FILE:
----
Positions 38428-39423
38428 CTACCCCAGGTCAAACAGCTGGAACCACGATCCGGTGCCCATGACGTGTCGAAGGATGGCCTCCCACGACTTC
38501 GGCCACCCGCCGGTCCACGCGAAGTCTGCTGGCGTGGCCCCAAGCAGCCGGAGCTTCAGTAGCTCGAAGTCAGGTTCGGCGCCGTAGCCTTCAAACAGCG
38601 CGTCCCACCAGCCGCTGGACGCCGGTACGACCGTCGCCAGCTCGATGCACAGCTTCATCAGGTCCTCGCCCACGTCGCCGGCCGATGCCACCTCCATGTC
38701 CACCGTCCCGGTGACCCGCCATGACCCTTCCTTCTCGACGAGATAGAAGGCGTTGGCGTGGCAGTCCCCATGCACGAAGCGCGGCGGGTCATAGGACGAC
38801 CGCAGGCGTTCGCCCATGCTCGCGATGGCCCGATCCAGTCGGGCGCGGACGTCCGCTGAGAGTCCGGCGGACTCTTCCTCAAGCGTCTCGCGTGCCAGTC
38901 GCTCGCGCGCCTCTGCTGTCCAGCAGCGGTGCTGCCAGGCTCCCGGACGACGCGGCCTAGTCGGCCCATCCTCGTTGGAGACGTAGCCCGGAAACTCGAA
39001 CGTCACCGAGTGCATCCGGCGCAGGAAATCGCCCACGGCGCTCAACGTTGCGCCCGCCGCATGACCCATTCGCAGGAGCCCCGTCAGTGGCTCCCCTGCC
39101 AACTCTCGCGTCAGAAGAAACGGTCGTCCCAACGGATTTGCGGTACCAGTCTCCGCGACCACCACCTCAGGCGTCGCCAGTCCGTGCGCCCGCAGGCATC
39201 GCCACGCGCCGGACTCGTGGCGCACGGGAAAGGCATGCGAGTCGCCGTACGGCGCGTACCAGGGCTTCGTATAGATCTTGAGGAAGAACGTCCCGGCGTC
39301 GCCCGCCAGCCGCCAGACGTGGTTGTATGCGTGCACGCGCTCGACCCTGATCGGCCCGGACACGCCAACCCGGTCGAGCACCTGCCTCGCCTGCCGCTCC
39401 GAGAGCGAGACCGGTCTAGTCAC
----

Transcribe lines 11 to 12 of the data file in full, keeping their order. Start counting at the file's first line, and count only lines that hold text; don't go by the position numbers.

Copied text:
39301 GCCCGCCAGCCGCCAGACGTGGTTGTATGCGTGCACGCGCTCGACCCTGATCGGCCCGGACACGCCAACCCGGTCGAGCACCTGCCTCGCCTGCCGCTCC
39401 GAGAGCGAGACCGGTCTAGTCAC